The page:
Mahanimbine was isolated from M. koenigii using dry petroleum ether extract column chromatography. The antidiabetic activity was conducted on Wistar rats induced with streptozotocin using pure compound at doses of 50 and 100 mg/kg. The results showed the presence of antidiabetic and antilipidemic activities of mahanimbine [47]. In addition, koenidine showed a significant decrease in postprandial blood glucose levels with increased insulin sensitivity in type 2 diabetic rats [81].

Figure 2. Structures of alkaloids from M. koenigii (L.) Spreng.

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Table 2. Fenilpropanoid reported from M. koenigii.

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Figure 3. Structures of fenilpropanoid from M. koenigii (L.) Spreng.

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Table 3. Alkanes reported from M. koenigii (L.) Spreng.

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Figure 4. Structures of alkana from M. koenigii (L.) Spreng.

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In clinical trials, the administration of M. koenigii leaf powder showed a significant difference in the average fasting and postprandial blood glucose levels in diabetic patients [82]. Sampath et al. [13] demonstrated that a compound derived from M. koenigii, known as 3,3′,5,5′,8-pentamethyl-3,3′-bis(4-methylpent-3-en-1-yl)-3,3′,11,11’-tetrahydro-10,10′-bipyrano (3,2-a) carbazole exhibited in vitro inhibition activity against α-amylase and α-glucosidase, showcasing its potential as an antidiabetic agent. Furthermore, the findings showed that this compound has antidiabetic activity. Its extract exhibited an antihyperglycemic effect by improving key enzymes on carbohydrate metabolism and increased glucose transporter-4 expression against hyperglycemic rats [83]. A 1-month trial of supplementing with 12 g of M. koenigii leaf powder (providing 2.5 g of fiber) was conducted in 30 patients with noninsulin-dependent diabetes mellitus. The findings revealed a temporary decrease in fasting and postprandial blood sugar levels after 15 days, with no significant alterations observed in glycosylated protein levels, glycosylated low-density lipoprotein cholesterol fraction, serum lipids, lipoprotein cholesterol levels, uronic acid, and total amino acids throughout the supplementation period, either at 15 or 30 days [84].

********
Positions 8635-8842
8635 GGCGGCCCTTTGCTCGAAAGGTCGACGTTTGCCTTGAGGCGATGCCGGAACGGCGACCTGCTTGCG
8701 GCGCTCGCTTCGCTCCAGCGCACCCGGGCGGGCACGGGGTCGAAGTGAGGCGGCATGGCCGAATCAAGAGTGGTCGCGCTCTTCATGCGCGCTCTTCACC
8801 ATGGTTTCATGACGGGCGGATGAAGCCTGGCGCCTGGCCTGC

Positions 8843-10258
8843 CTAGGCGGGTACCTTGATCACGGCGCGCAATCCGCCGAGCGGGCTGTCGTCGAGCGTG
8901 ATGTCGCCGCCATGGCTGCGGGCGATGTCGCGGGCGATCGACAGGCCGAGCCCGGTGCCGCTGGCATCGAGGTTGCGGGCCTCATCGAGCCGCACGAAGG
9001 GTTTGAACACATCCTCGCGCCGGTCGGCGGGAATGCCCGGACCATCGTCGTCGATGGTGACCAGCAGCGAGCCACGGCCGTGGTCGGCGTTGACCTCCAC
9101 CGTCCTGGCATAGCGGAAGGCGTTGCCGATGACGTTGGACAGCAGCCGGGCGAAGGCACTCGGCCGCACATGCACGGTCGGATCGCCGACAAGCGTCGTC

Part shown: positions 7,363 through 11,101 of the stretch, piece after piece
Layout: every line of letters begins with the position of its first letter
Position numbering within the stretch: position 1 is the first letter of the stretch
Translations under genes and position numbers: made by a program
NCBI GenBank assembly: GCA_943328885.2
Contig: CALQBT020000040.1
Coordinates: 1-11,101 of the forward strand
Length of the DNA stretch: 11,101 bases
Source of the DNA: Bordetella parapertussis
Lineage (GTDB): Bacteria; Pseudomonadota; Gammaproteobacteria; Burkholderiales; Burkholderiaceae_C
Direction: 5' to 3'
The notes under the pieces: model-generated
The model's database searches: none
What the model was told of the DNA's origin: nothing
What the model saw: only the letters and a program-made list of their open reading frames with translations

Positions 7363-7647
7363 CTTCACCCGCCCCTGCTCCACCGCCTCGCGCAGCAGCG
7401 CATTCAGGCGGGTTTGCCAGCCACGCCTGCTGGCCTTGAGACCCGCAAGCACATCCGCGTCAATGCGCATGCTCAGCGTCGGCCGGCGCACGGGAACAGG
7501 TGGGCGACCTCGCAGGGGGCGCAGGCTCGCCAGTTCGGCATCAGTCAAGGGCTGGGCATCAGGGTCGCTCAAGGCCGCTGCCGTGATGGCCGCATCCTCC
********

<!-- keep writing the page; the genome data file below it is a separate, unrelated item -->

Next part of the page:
Anticancer effect

Regarding its anticancer properties, M. koenigii leaf has shown potential as an anticancer agent against HeLa cells [85], and colorectal cancer [86]. In addition, the methanol extract of M. koenigii has been reported to have the ability to reduce proliferation in breast cancer cells [87,88]. Alkaloids extracted from the leaves have also been proven to have cytotoxic activity against breast cancer cells with an inhibition concentration (IC50) of 14.4 μg/ml [89].

Ito et al. [90] demonstrated that mahanine, pyrafoline-D, and murrafoline-I exhibited significant cytotoxic activity against HL-60 cells. In addition, girinimbine, a carbazole alkaloid isolated from M. koenigii, showed anticancer activity against human hepatocellular carcinoma and lung cancer [48]. Microtetrazolium assays revealed that girinimbine induced cell death with IC50 19.01 μM [91]. Koenimbin, another compound isolated from M. koenigii exhibited activity in inhibiting MCF7 breast cancer cells [92,93]. Moreover, murrayazoline and O-methylmurrayamine A, obtained from the isolation of these plant leaves showed activity against colorectal cancer through down-regulation of the Akt/mTOR survival pathway and activation of the intrinsic pathway of apoptosis [94]. Mahanimbine, also isolated from M. koenigii leaf, has been shown to inhibit P-glycoprotein involved in lung cancer chemoresistance [14].